Edit: The USDA Nutrient Databse actually shows that there is the same amount of butyrate (4:0) in butter as in anhydrous butter oil per weight, even though there is less total fat. The effect seems to apply also to the MCT's, with long chain fatty accids lower by proportion in butter. If the anhydrous oil was obtained thru clarification or distillation rather than centrifuging this could be explained by the loss of the lighter, shorter chains in the heating process to some extent. I'm curious at this point since the anyhdrous oil could have been created by several differing methods.
Revision History (1 edits)
Alan_Goldenberg - Monday, September 10, 2007, 5:13am
Most of what everyone is talking about here is way over my head. However, in Dr. D'Adamo's Cancer book, when he discusses the meat issue for Type O, he says on p. 52
...Meat products are a source of conjugated linoleic acid (CLA), which can be a potent anticancer agent for Blood TypeO. Furthermore, research conducted since 1999 shows that animals that graze on pasture have from three to five times more CLA than animals fattened on grain in a feedlot. By simply switching from grain-fed to grass-fed meat products, you can greatly reduce your risk of a variety of cancers. Synthetic CLA, available in tablet form, has about half the cancer-fighting potential of CLA in grass-fed meat....
No, sometimes I just get more carried away than others. Research is addictive at times!
Since those posts were written I have determined that Dr D is using the USDA Nutrient Database info on anhydrous butter oil for ghee in his DDA program (part of SWAMI). Based on those tables, butter has a higher content (by weight) of butyrate than ghee. The issue with CLA's is moot in my mind as there is no comparison of butter and ghee available on this point that I can find:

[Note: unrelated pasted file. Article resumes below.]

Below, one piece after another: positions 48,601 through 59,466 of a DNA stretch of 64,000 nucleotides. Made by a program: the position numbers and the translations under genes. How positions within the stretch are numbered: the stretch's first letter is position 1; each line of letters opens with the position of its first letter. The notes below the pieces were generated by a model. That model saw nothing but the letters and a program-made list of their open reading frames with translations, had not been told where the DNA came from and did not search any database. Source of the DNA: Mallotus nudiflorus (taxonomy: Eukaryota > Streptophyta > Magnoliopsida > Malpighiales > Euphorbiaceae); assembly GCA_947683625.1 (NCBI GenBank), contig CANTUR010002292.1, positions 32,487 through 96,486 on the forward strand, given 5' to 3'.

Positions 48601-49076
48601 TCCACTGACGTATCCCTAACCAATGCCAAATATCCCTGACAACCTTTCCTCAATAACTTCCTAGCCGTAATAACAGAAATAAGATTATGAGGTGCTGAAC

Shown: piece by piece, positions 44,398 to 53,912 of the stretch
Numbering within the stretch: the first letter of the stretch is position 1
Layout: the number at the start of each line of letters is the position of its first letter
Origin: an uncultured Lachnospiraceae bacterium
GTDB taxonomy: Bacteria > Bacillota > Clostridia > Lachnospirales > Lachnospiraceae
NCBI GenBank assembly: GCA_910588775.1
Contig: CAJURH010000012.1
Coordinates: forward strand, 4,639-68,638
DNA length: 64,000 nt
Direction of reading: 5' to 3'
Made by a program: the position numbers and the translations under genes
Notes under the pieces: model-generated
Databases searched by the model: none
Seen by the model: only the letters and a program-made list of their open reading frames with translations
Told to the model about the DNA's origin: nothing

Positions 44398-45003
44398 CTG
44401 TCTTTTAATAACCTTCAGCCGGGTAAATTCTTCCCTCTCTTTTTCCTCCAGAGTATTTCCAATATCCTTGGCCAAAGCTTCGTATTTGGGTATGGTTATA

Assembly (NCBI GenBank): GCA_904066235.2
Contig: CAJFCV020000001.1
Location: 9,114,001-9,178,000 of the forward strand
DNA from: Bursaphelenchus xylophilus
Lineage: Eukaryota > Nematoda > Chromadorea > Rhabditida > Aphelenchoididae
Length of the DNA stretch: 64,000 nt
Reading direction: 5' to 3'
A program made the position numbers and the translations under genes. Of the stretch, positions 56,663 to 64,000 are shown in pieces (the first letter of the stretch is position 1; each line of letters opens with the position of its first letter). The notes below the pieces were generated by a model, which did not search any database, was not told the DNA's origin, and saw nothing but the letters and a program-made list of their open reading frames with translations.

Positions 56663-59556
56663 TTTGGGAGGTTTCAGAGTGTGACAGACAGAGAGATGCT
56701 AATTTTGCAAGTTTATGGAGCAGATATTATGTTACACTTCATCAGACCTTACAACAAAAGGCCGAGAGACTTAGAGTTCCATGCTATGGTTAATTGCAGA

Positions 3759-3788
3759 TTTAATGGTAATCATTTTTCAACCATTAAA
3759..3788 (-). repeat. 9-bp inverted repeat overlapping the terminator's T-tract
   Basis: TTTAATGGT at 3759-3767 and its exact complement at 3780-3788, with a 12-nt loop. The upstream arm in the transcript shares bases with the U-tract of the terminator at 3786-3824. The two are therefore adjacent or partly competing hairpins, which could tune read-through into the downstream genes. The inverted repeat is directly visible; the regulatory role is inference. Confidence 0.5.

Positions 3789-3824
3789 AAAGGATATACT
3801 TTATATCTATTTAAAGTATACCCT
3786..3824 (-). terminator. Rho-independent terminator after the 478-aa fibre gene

Quoted from National Dairy Council
A variety of factors, such as the cow's diet, can influence the CLA content of milkfat. Because the CLA content of dairy products is related to their fat content, CLA levels are greater in higher fat than in lower fat products. The finding that various dietary manipulations can increase the CLA content of milkfat may open the door for CLA-enriched dairy foods.
In vitro and experimental animal studies document a growing number of potential health benefits for CLA. These include:
Anticarcinogenic Effects. CLA inhibits the proliferation of some cancers such as mammary, colorectal, prostate, and forestomach cancers. Virtually all studies have used synthetic mixtures of CLA. For the first time, an anticarcinogenic effect has been demonstrated for naturally-occurring CLA in food (butter). Antiatherogenic Effects. CLA lowers total and LDL cholesterol as well as triglyceride levels and reduces the severity of atherosclerotic lesions in the aortas of experimental animals. Body Composition Changes. Intake of CLA reduces body fat and increases lean body mass in several species of growing animals. Enhanced Immune Function. CLA enhances select immune responses in experimental animals, while at the same time protecting against immune-induced cachexia or body wasting. Increased Bone Formation. CLA intake by growing animals increases the rate of bone formation by influencing factors that regulate bone metabolism. Anti-Diabetic Effects. CLA improves glucose utilization and reverses symp-toms of diabetes in laboratory animals genetically at risk for this disease.
Of course, as a site promoting dairy products they are not mentioning possible adverse effects for some groups of people. One mans food.....
Using natural feed ingredients, we designed a diet that would enhance the cis-9, trans-11 CLA content of milk fat and collected the milk from cows at Cornell's Teaching an Research Farm. We then collaborated Dr. David Barbano and workers at Cornell's Food Science Department to produce butter. The result was a butter that had a CLA content eightfold greater than control butter.